Revealing naiveté – I didn’t realize that it snowed in Arizona. Like A LOT

Round Two: Grand Canyon National Park

Ron and I grabbed our rental car and went straight to Trader Joe’s for road trip food. Before we left Toronto I picked up a $3 cooler that went flat in our suitcase and did a fine job of preventing us from getting food poisoning. We loaded up on fruit and veg, yogurt and scones for breakfast, some pre-made salads, tea, and the best cheesy snack ever ever ever.

You can look at the drive on a map or even street view it on Google and you won’t be prepared for how gorgeous it is this time of year. We drove through a rainbow, which I thought was impossible and the weather was like nothing we’ve ever seen before. It was a cornucopia of rain, sunny skies, hail the size of gumballs, more sunny skies, that rainbow and a blizzard. It was stressful and magical.

The woman at the park gates warned us that there was low visibility of the canyon itself but we paid the ten bucks or whatever and went in. It didn’t take long to realize that we had planned our visit on the off-est time of the off-season, evidenced by the small handful of cars in the parking lot.

Even though you couldn’t see much, it was still completely breathtaking and more than worth the four hour drive to get there. Snow, so clean it was almost blue, blanketed the park and we hung out with a pack of wild deer like it was a Disney movie. The one person we did see maybe didn’t make it out alive. He was climbing down INTO THE CANYON on icy terrain, propping his phone in snowbanks to get that perfect selfie at dusk. It was hella dangerous. Bring a selfie stick, people!


A misguided selfie-focused tourist might be found at the bottom of this snowy vista

Overall it was cheaper for two people to rent a car instead of buying a pre-packaged bus tour where you have no control over your visit and you have to purchase an expensive (probably crappy) lunch. Don’t count on having access to the internets out there (plus it can be super expensive) so ask for a free map from one of the car rental joints that are in every hotel and hit the road!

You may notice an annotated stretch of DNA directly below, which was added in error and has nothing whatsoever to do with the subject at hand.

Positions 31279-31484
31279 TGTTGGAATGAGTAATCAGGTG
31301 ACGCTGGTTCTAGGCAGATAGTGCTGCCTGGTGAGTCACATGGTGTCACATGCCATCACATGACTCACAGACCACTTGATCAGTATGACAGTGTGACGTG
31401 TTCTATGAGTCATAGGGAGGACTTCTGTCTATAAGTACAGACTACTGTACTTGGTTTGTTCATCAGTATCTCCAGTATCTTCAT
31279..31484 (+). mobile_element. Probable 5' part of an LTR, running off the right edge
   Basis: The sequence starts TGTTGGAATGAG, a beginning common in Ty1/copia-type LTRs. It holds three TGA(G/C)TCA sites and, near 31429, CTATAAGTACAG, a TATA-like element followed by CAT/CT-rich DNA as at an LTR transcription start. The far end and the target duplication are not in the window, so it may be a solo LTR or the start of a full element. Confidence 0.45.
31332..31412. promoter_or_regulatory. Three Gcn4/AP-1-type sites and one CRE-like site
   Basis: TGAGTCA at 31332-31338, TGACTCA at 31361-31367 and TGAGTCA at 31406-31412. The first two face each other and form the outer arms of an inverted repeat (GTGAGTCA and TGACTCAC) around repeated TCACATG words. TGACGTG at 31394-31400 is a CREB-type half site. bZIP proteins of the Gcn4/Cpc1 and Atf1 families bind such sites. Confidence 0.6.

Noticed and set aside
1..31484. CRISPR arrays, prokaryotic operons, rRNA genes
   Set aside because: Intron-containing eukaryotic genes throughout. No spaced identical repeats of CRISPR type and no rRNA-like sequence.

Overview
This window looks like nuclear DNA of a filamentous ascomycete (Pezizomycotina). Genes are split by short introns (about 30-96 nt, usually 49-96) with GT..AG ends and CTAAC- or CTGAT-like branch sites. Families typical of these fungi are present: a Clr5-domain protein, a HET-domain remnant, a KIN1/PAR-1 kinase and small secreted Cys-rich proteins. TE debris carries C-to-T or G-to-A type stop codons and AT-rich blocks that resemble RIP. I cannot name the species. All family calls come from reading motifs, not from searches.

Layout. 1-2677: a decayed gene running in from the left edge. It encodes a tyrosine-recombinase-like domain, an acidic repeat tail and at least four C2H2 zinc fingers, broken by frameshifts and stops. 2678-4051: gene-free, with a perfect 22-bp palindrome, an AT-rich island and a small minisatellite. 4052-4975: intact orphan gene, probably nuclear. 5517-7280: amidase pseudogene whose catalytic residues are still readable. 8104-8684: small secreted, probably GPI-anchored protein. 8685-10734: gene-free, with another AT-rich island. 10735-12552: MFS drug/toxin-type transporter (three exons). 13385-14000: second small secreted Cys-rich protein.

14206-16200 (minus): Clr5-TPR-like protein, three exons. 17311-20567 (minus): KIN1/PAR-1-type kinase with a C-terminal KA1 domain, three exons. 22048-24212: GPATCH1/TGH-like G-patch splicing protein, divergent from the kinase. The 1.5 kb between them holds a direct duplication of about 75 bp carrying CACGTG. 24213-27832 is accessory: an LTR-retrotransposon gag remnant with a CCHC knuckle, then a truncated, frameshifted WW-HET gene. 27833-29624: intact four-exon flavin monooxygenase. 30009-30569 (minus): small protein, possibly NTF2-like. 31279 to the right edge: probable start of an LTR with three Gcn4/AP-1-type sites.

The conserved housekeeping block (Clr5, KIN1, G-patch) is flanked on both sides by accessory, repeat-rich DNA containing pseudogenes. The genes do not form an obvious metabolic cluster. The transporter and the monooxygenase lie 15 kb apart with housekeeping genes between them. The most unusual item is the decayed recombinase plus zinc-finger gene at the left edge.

Chapter Three: Driving to Joshua Tree National Park

Up to this point, Ron and I were on a more traditional vacation trajectory but this was our fourth West Coast road trip and we wanted off the beaten path. Let’s get weird.


First things first, some practical road trip advice from a paranoid navigator — gas up before you leave Las Vegas, because it’s a no man’s land the second you leave the city limits. The pumps are expensive, few and far between, and not exactly places I would want to stop on my own, even in the day time. It should go without saying but drive safe and watch your speed, there are state troopers pulling cars over EVERYWHERE. You don’t want to cut into your travel budget paying off a ticket. Bring lots of water too, just in case.

Despite attempts to get tourists to drop tons of mons on shooting ranges, steak dinners, and sporadic casinos, there are some great fun sights along the way that won’t cost you a cent unless you want to buy a cheap souvenir. On a pretty baron stretch of road you start to see the signs for Baker, California long before you get there. It’s an odd, hyper-isolated tourist hub that includes an alien-themed convenience store, complete with an animatronic family of extraterrestrials out front. Their biggest draw is a ridiculous selection of jerky but I recommend throwing a few coins in the Alien Psychic machine and taking a selfie with one of the life-size cardboard Star Trek characters in the back. Across the street is the world’s biggest thermometer, a digital reminder that you’re in the desert and it’s hot.

Drive a few miles down the highway for a cheap and terrible meal at the legendary Peggy Sue’s Diner. They’re not trying to impress you with their culinary skills but it’s a fun stop and they have plastered the walls with real and fake movie memorabilia, photos of celebs who have eaten there and don’t miss the metal dinosaur sculptures behind the restaurant.


Watching the sun set on the open road, not knowing I was about to convince myself that we were going to be murdered in the middle of nowhere

From here Ron and I made the somewhat terrifying drive to Yucca Valley. It was night at this point, you drive for miles without seeing anyone or anything, there are no street lights and the few locals that we saw were seemingly up to no good. One car drove past us at 150 km+/hour in the pitch black with no lights on and even though we were in the desert, some of the roads had been flooded out. So again: gas up, bring water, and make sure you know exactly where you’re going.

That night we arrived at our Airbnb in Yucca Valley safe and sound. It was absolute heaven.

Keep an eye out for part two of our journey tomorrow, when I decide to go hiking topless in the desert.

xo Amarina

*This post first appeared on, you can see the original post here.

Future Plans – Should We Build a Tiny House?